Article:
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  59. I do enjoy watching a good movie - 2d or 3d - but the art leaves something to be desired in the 3d realm. I have yet to have a breathtaking moment, like I did when watching The Secret of Kells the first time. The physicality of 3d is nice but if it's all the same, I'd be perfectly happy watching gorgeous 2d versions instead.

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  60. I feel the same way. I grew up wanting to be a Disney animator, but what I found most enchanting was the fact that I was watching drawings that moved and talked and made me cry and laugh. As nice as 3D animation is, it just doesn't feel the same to me at all. I gave up animation and went into illustration because of this recent push for 3D...

    I trust you are familiar with Studio Ghibli -- I can't imagine that you wouldn't be -- but do you know Studio 4C? It's a Japanese animation studio and they do a lot of really interesting stuff. You might want to look for "Tekkon Kinkreet", if you haven't seen it yet.

    On another note, it was you Mr. Deja who inspired me to start drawing when I was a child (in the 80s). Thank you for that.

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  61. Well said. I was one of those 8-year-old kids watching Aladdin. I would love to see an artistic left turn as well, we don't need photo-realism, that's why we have live-action films. There is so much potential for animation and I don't think it's been used to it's fullest.

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  62. Hi Andreas Deja! I Know this is out of context, but I just looked upon a post that was made in april when you shared your thoughts about how animation was done today, all the big switch to GC and finally your comment about the medium needing a "brand new thing" or technnique or something.

    Recently I found some info about a new Disney short called Paperman, that will use a mix of 2D and 3D, but to overall look like a 2D drawing, kinda like what you and your colleagues did with the CAPS system back in the 90s. At a Disney forum some guy who had already watched some parts of the short (I,ve seen some stills and they look wonderful) says that is the future, like animation but with depth or something like that.

    Have you seen that short? What do you think about it? It would be the future like what happened with the CAPS system? I would love to know your point of view in this.

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    1. little double posting, i thought for a moment I was posting on the "lilo & Stitch" post, thats why I thought it was out of content! If my head wasn't glued to my body I would definitely lose it :)

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  63. Dear Andreas, nothing can be more true than your words. I'm waiting like you to be amazed again watching simple lines becoming alive on a screen, that was the true spirit of animation. Now animated movies try only to duplicate reality like a photocopy, but the old Xerox cels of Jungle Book or The Aristocats will always seem more alive than the digital perfection of the last CGI blockbuster. With love and respect for your art.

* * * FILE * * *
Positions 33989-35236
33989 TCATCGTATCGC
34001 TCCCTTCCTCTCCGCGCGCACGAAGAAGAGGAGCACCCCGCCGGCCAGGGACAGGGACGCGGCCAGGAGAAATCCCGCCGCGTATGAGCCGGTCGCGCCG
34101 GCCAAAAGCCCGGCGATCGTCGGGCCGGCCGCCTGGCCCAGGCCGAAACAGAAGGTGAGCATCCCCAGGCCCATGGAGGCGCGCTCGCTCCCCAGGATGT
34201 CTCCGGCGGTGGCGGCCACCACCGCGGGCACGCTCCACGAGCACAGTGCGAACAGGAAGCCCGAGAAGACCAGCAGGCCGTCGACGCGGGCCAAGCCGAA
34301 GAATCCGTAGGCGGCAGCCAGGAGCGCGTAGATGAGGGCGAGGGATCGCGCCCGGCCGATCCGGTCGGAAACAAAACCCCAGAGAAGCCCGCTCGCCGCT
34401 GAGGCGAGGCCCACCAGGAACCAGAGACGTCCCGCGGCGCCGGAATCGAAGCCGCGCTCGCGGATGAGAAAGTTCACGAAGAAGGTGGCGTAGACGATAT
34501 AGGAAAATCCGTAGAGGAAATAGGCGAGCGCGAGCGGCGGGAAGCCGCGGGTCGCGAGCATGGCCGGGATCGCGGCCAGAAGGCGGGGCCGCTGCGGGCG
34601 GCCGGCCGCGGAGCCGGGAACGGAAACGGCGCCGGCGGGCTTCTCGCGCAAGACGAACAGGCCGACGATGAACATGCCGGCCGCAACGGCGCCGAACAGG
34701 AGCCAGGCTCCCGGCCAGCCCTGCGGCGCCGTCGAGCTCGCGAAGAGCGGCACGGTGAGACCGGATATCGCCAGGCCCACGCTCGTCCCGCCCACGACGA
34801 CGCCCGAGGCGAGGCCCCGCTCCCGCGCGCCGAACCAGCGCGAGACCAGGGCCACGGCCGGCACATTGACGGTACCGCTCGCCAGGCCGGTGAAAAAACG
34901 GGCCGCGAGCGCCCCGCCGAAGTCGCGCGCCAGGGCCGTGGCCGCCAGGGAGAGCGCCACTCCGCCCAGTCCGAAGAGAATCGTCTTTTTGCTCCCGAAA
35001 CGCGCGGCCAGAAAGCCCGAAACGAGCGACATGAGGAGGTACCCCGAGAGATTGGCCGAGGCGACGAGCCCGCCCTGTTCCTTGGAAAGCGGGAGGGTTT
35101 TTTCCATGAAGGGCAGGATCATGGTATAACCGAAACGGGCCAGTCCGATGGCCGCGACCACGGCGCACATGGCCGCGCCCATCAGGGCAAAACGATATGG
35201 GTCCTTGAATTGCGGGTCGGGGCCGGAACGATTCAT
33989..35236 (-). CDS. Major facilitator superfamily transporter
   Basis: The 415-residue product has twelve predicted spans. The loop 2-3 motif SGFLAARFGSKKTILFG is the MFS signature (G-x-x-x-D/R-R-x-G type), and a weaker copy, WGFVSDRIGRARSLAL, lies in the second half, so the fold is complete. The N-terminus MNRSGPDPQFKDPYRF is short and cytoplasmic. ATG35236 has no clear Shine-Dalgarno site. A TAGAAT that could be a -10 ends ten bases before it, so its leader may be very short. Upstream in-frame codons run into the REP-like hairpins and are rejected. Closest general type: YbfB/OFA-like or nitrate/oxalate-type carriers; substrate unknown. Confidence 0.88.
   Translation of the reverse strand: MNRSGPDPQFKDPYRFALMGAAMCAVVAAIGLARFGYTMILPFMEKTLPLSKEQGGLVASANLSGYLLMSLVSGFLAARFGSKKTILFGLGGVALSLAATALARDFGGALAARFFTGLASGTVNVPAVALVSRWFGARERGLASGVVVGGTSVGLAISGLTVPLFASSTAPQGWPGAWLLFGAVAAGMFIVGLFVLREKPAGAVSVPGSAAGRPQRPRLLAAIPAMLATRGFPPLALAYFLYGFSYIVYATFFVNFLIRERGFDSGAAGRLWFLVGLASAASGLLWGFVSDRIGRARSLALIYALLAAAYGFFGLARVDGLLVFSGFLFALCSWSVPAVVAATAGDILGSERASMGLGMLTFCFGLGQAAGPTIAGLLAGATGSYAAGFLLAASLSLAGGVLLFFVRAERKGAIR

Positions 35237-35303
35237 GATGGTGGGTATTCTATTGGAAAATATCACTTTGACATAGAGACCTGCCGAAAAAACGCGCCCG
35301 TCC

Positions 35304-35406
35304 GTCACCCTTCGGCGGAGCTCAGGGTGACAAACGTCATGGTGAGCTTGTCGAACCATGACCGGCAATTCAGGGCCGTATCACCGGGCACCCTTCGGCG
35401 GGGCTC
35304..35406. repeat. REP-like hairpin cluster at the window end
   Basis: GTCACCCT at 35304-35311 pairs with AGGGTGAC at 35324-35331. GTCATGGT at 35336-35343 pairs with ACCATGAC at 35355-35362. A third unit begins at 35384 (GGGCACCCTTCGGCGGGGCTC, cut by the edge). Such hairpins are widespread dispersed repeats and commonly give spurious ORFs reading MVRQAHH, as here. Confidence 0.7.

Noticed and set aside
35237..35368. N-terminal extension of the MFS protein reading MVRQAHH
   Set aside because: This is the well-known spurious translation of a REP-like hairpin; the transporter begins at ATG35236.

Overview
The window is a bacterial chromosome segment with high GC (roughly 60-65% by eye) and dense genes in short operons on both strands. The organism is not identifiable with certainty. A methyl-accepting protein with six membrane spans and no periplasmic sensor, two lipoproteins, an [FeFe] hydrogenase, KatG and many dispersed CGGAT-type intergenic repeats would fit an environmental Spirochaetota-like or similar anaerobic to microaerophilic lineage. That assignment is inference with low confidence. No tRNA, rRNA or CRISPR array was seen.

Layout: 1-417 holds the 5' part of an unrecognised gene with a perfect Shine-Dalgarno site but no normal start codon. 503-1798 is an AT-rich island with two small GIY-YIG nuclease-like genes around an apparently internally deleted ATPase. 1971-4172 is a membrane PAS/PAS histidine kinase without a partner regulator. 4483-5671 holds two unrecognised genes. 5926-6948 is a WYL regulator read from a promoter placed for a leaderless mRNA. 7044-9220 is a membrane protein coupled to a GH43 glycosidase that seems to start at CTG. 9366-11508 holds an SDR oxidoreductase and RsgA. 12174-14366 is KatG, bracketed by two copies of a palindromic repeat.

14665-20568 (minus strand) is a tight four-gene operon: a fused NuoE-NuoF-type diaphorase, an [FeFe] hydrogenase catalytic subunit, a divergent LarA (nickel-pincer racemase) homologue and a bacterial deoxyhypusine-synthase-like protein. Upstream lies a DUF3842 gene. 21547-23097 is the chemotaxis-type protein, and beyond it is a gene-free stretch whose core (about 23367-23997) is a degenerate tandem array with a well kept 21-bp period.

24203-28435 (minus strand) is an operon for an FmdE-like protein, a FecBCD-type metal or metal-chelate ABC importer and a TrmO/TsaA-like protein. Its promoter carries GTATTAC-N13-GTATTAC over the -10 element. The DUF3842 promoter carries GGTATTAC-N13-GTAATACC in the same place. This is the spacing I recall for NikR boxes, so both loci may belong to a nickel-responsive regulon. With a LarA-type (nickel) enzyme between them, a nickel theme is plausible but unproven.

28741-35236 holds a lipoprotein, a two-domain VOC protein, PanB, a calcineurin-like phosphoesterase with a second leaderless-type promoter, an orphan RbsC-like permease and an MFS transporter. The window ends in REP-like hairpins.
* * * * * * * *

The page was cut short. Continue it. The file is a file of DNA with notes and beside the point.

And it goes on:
Nunziante

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  64. Dear Andreas Deja,

    I'm a furniture maker in cahoots with animation students at the California College of the Arts with a project to build animation desks that can accept traditional disks and integrate tablet and desktop computer capabilities. Former Disney Animator-cum-teacher Ed Gutierrez referred me to you for references, as you apparently have the Disney Archives in your closet. I'm trying to look for what is needed in an animation desk for the modern age, while instilling the gravitas of the old.

    I'm hoping my experiment in mating traditional and modern animation platforms will create friction between the natural instincts that comes from using those tools and perhaps inspire something interesting. Wishful thinking perhaps, but a great challenge nonetheless.

    I understand you must be terribly busy, but I hope you can help me out.

    Sincerely,
    Mateo Hao

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  65. What you say here is interesting, but I believe that CGI isn't as mature as 2D yet. I am a 3D artist and I have seen plenty of incredible CGI images out there... True, not in movies, yet, but making a lot of noise in the community. I think you should check the french movie "Le Tableau" ("The Painting"). It's a really different style of CGI, actually it contains more than one style. Definitely worth your time, if you have any.
    I have been reading your blog for a few days now, reading from the most recent to the oldest post (maybe I should have done the opposite, but well, too far to turn back now), and I really enjoy your insights into the profession. I learned a lot in those few days, and I will now watch my movies differently, having in mind the first design of some characters or pausing to see frame by frames. Thank you.